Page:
Flash SSD Update: More Results, Answers

Hard Drives Can Be More Efficient

We would like to talk a bit more about how hard drives can be more power efficient than many of the Flash SSDs on the market. While a mechanical drive will never be able to reach power requirements as low as shown by the OCZ drive when idling under Windows Vista with drive power management disabled or when playing a DVD stream, there is still a lot of room for improvement.

While many Flash SSDs show idle power requirements that are not clearly below the idle requirement of a hard drive, they will eventually leave mechanical drives in the dust (look at the results of the OCZ drive on the following pages). Until this is the case, the hard drive has a chance to keep up, as Hitachi shows impressively. Typically, 2.5” SATA hard drives require between 0.8 W and 1.5 W when idle, and 2.5 W to 4.0 W peak power.

Many people were wondering why the Hitachi Travelstar 7K200 could do so well in our previous article, although we had measured an idle power that was significantly higher than idle power of some of the Flash SSDs. The reason is simple: idle isn’t always idle. While we’ve been measuring idle power after a few minutes of inactivity, some hard drives will switch into more energy-efficient operating modes a few minutes later. Hence, all the idle power measurements will now be conducted after 10 minutes of inactivity to make sure that a hard drive’s power saving mechanism can come into action. Have a look at the power saving technology as offered by Hitachi:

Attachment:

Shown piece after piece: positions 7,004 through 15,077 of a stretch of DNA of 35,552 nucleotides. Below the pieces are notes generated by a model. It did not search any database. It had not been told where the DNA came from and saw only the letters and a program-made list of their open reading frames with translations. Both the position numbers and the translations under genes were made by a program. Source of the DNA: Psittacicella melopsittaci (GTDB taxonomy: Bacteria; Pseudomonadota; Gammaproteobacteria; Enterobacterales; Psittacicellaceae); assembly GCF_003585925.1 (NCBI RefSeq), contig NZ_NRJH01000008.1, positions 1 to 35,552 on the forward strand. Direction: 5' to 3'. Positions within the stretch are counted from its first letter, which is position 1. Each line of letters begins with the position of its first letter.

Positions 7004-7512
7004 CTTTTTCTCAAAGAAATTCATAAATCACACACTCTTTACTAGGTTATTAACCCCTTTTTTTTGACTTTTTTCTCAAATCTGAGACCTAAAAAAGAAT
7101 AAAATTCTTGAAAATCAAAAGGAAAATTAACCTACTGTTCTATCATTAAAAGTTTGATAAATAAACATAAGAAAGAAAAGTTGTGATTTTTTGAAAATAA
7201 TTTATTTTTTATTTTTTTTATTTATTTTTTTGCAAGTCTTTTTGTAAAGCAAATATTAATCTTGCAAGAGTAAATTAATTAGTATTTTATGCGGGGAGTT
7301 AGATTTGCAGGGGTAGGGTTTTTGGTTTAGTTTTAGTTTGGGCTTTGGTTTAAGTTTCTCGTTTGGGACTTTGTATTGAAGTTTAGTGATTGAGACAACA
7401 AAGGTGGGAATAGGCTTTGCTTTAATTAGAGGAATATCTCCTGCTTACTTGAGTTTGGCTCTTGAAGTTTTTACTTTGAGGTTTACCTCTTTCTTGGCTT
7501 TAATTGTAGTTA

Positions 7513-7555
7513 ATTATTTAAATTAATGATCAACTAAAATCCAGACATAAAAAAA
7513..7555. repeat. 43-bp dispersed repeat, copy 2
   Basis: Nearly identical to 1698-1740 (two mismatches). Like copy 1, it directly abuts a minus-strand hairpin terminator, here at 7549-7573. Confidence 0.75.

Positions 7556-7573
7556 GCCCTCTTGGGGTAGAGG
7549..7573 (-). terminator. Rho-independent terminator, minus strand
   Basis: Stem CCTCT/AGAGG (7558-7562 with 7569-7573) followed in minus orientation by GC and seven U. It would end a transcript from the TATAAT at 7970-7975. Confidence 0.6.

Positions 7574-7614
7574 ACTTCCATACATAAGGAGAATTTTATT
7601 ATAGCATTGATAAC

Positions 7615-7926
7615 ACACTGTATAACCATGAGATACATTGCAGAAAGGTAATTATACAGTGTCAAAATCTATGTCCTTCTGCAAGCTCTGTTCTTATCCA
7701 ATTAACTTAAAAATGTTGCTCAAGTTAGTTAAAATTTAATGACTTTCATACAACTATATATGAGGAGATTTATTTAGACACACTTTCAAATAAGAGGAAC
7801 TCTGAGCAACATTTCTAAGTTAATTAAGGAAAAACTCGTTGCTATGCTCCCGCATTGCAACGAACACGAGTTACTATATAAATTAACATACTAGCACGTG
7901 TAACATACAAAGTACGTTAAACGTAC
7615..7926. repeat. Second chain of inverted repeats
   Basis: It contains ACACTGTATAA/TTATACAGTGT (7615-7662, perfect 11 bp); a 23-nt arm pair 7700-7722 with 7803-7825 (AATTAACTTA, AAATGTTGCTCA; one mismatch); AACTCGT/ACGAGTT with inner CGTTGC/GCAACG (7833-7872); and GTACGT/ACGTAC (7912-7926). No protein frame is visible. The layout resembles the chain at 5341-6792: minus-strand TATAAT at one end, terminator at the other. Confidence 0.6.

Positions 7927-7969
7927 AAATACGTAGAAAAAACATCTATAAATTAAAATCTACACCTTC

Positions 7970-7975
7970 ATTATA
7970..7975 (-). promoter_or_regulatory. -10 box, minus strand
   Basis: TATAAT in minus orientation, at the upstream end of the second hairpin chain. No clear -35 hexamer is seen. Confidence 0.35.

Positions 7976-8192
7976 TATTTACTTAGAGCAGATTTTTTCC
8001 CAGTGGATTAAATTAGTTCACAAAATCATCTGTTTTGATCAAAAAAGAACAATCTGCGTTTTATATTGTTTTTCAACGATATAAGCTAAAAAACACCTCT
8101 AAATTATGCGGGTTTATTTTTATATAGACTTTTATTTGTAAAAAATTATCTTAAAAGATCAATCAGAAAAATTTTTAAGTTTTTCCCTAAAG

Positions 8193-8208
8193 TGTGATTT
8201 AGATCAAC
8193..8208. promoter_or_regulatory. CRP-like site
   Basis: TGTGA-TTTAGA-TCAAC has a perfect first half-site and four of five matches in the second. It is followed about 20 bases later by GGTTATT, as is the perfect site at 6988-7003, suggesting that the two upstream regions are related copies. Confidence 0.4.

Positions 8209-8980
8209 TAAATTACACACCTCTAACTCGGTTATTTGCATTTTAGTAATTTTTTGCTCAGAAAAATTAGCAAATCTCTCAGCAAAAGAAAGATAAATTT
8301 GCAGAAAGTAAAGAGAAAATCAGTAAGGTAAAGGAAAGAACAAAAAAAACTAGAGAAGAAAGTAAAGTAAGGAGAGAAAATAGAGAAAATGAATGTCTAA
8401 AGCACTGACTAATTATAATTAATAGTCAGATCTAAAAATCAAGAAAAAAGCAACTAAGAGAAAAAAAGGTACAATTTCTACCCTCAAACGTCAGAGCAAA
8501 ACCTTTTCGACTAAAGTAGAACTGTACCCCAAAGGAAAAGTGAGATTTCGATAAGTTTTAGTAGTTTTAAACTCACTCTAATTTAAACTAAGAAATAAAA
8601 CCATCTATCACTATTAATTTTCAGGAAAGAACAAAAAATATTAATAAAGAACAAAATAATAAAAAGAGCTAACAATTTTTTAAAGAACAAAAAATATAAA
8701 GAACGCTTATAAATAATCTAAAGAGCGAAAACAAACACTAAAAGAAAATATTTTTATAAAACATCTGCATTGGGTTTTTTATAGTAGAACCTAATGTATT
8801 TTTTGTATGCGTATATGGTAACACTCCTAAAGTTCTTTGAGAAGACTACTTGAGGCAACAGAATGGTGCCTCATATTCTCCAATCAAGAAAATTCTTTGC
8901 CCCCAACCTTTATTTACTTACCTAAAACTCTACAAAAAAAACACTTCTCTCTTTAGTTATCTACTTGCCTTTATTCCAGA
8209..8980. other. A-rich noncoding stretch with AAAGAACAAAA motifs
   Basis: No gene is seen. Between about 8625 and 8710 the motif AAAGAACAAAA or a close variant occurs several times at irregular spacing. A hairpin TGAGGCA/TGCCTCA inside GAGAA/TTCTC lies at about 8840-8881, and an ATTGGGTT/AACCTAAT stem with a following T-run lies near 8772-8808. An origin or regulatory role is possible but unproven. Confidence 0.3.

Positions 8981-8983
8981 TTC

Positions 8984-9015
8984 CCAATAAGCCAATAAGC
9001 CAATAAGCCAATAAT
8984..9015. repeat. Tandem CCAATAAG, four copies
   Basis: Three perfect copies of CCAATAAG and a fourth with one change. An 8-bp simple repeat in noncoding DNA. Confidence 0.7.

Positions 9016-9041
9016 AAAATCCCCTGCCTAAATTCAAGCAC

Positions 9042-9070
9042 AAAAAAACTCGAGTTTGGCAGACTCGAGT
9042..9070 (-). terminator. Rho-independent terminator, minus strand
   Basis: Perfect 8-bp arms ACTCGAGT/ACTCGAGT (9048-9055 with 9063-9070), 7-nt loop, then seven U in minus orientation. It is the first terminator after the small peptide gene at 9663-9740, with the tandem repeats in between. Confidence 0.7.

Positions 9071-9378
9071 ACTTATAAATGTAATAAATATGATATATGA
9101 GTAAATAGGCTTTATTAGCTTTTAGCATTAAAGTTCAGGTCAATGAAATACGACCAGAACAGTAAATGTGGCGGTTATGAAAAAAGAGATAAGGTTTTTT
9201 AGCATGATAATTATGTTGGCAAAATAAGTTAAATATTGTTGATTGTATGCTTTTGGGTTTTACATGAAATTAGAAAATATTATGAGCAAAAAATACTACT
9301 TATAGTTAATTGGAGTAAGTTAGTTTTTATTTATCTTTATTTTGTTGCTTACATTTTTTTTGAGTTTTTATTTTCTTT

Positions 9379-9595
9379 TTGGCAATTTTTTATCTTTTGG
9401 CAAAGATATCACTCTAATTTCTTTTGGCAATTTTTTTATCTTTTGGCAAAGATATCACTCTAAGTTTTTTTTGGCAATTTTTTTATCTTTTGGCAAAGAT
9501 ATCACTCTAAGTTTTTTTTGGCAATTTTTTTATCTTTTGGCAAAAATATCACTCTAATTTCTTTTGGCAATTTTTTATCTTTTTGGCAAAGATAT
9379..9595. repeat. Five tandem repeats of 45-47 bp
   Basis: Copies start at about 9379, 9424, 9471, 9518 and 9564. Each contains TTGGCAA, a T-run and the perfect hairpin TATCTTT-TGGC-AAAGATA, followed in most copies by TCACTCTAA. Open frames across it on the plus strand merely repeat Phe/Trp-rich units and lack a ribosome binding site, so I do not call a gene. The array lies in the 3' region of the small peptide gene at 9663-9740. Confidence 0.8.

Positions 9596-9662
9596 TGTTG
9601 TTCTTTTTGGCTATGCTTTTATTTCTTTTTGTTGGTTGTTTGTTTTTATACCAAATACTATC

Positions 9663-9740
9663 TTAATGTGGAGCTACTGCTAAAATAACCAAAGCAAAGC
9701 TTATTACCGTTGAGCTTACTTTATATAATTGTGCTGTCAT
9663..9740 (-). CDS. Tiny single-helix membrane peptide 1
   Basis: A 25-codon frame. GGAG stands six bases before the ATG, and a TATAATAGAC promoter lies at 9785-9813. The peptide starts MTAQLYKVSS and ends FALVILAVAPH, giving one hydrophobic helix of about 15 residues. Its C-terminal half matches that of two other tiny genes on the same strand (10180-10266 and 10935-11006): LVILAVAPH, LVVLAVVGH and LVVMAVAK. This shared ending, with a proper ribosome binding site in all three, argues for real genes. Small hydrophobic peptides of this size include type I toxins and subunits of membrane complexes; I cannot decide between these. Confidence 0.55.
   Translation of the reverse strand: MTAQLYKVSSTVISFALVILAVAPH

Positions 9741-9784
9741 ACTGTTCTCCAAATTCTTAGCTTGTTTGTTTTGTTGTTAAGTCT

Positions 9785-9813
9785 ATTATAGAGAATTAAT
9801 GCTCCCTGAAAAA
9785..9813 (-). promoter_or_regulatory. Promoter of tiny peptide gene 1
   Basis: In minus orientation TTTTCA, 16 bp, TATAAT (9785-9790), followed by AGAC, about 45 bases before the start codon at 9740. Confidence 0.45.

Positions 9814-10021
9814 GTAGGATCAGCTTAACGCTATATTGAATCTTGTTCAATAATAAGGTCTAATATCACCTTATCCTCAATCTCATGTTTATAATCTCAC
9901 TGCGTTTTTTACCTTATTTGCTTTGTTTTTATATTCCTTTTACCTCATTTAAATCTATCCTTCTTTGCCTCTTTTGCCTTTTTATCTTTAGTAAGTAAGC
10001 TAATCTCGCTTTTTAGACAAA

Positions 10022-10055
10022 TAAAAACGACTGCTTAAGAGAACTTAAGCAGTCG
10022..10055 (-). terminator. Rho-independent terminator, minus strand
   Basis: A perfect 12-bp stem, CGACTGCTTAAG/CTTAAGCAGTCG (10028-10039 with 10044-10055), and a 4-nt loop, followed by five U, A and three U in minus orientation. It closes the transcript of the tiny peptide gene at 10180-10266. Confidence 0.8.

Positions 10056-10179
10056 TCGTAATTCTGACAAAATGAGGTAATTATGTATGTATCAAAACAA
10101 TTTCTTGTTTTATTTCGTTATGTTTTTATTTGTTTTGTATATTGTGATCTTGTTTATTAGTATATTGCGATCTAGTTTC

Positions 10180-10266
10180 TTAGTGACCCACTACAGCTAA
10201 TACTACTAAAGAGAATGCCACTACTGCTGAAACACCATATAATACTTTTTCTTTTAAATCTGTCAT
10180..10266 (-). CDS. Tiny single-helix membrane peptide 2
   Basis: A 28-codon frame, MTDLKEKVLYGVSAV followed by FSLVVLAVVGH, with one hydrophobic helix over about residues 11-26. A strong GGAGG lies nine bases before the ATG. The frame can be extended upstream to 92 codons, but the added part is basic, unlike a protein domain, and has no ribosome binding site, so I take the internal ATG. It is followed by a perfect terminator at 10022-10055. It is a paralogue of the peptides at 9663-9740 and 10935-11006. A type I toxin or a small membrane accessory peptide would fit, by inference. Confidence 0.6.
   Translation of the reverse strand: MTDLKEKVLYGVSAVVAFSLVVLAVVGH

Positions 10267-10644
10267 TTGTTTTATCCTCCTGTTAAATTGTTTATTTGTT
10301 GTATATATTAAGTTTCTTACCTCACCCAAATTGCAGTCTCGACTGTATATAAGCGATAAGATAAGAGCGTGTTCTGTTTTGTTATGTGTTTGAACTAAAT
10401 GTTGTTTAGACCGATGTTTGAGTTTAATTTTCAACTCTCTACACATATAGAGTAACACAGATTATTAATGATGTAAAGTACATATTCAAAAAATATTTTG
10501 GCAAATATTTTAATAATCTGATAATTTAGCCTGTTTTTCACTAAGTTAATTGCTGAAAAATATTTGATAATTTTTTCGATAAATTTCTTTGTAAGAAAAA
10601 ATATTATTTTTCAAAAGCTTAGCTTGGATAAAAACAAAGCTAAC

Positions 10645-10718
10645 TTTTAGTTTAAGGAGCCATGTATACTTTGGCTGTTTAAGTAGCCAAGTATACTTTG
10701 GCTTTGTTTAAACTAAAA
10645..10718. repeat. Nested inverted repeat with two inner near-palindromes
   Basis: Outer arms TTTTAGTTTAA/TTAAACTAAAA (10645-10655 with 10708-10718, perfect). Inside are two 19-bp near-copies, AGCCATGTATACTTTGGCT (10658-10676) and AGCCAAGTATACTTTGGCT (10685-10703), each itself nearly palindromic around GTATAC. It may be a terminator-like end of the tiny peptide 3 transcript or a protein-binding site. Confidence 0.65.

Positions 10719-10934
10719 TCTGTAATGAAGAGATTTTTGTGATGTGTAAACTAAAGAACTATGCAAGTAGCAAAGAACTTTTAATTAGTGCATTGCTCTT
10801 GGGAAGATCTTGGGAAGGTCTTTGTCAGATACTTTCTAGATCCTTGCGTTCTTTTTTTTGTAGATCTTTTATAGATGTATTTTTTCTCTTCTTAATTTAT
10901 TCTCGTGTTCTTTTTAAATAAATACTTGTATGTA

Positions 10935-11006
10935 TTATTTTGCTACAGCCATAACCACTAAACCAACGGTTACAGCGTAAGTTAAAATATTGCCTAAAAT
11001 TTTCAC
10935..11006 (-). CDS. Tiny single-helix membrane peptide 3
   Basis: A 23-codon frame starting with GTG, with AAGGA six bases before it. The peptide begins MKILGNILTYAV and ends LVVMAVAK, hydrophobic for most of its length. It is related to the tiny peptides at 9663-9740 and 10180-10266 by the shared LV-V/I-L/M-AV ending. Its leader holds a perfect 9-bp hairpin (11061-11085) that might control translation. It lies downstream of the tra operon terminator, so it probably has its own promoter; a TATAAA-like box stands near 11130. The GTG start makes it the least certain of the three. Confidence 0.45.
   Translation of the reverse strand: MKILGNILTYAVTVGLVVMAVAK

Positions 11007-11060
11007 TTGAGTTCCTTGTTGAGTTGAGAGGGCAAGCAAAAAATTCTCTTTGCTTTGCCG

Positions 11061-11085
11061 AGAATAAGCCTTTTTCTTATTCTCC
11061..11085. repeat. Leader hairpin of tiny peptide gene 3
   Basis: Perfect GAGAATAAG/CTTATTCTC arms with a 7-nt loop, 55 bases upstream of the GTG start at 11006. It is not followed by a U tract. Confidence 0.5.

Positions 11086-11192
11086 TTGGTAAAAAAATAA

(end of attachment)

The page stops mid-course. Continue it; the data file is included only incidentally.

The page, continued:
As you can see , there are various hard drive power states that go all the way from peak power (all on - mode 0) to standby (spin down platters - mode 2) and even off (all off - sleep). While many people will immediately say that the low power we measured must have been measured when the drive is spun down, we can assure you that this isn’t the case. Hitachi implemented a low power idle mode, which will reduce the drive power requirement while still providing sufficient performance to answer requests. Remember this when you check out the test results — especially DVD playback.